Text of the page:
While Tucker was battling drugs and alcohol in the early 80s, her music career was suffering. In 1984 and 1985, she had no released singles to the Country charts.
In 1986 Tucker signed with Capitol Records and returned with "One Love at a Time," which climbed to #3. Her career was revitalized with 1986's “Girls Like Me,” an album that spawned four Top 10 country singles. In 1988 she had three No. 1 country singles, "I Won't Take Less Than Your Love" (with Paul Davis and Paul Overstreet), "If It Don't Come Easy" and "Strong Enough to Bend."
Her music was now more country pop-styled and up-tempo, and this material made Tucker popular again. Between 1988 and 1989, Tucker enjoyed one of her most popular years on the charts, racking up eight Country Top 10 hits in a row. Her albums around this time also achieved gold certifications by the RIAA. A “Greatest Hits” album followed in 1989, releasing a Top 5 hit to the country charts that year from the album, "My Arms Stay Open All Night," which peaked at #2.
Her contribution to the country music genre was rewarded when the Country Music Association voted her the "Female vocalist of the Year" in 1991. Eight consecutive singles reached the Top 10 in the early 1990s, including "Down to My Last Teardrop," "(Without You) What Do I Do With Me" and "Two Sparrows in a Hurricane."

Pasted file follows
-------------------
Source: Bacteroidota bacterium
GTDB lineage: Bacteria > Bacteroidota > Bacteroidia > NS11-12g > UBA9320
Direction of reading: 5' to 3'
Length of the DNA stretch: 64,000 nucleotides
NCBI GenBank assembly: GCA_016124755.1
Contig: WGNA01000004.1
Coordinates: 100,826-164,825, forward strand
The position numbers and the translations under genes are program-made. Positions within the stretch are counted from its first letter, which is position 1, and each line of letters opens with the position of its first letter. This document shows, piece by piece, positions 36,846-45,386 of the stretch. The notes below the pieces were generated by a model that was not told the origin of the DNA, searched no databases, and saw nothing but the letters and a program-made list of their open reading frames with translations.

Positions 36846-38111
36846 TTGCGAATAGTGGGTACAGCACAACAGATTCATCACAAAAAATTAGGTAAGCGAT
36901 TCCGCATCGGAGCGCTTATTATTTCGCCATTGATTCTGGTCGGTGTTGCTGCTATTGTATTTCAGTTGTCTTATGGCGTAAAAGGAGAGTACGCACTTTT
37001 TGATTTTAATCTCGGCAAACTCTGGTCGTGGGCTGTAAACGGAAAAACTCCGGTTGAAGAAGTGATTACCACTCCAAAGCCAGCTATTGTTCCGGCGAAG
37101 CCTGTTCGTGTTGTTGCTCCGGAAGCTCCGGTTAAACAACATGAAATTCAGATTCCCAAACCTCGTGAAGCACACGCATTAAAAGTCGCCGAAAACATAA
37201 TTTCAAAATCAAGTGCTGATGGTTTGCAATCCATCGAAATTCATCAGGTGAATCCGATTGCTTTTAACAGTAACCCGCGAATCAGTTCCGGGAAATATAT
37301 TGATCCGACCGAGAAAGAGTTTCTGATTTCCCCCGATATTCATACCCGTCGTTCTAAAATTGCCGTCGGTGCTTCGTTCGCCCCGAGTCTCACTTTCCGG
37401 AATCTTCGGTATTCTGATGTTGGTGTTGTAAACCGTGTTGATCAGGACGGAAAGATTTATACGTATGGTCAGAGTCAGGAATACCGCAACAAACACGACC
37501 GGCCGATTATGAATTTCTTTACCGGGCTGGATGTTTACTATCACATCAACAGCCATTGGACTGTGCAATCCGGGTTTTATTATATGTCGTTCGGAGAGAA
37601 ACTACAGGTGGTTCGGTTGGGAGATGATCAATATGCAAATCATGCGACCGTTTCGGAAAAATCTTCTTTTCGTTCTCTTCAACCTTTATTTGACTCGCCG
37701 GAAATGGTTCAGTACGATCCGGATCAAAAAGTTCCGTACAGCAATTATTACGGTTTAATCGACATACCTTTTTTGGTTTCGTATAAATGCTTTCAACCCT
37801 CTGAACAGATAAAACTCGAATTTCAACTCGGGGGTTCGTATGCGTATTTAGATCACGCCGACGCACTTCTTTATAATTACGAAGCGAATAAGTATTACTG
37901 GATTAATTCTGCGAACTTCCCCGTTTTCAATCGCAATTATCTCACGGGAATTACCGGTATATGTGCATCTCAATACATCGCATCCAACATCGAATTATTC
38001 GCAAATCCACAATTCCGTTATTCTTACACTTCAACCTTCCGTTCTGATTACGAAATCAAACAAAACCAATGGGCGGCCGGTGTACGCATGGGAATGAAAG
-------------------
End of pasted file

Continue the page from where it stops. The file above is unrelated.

In 1990 Tucker was named Female Video Artist of the Year by CMT. Her 1993 album “Greatest Hits” rose to #15, and also went to #18 on the Top Country Albums chart. By the 1990s Tucker was a 20-year veteran in country music, even though she was only in her mid-30s. In 1994, "Hangin' On" was her last Top 5 hit, as well as her last Top 10 hit.
In 1996 she was one of the Top 10 most-played artists of the year. In 1997 she returned to the Top 10 on the Country charts for the last time with the hit, "Little Things," which peaked at #9. That year she was inducted into the Texas Country Music Hall of Fame.
In 2002 Tucker founded Tuckertime Records, allowing her to retain control of the recording process and release the singles she wished to release. The same year she issued “Tanya,” her first album in five years, which was distributed through Capitol Records. The album was produced by her fiancé, Jerry Laseter, and included a guest vocal by Vince Gill.
In 2005 she released an album, “Live at Billy Bob's Texas.” In 2005 she also contributed two songs to a tribute album to Bob Wills, called “A Tribute to Bob Wills 100th Anniversary.”
In 2009 Tanya signed a one-time deal with Saguaro Road Records from Time-Life. Tanya's first cover album of her career, “My Turn,” was released in June 2009 and placed #27 on the Billboard country chart. The first single "Love's Gonna Live Here" was released to radio and was also available as a digital single. It is a remake of the classic hit by Buck Owens. The album includes classic country hits such as "Wine Me Up," "Lovesick Blues," "You Don't Know Me," "Ramblin' Fever," "Walk Through This World With Me," "Big Big Love," "Crazy Arms," "After The Fire Is Gone" and "Oh Lonesome Me."
To date, Tucker, has sold 19 million albums world-wide.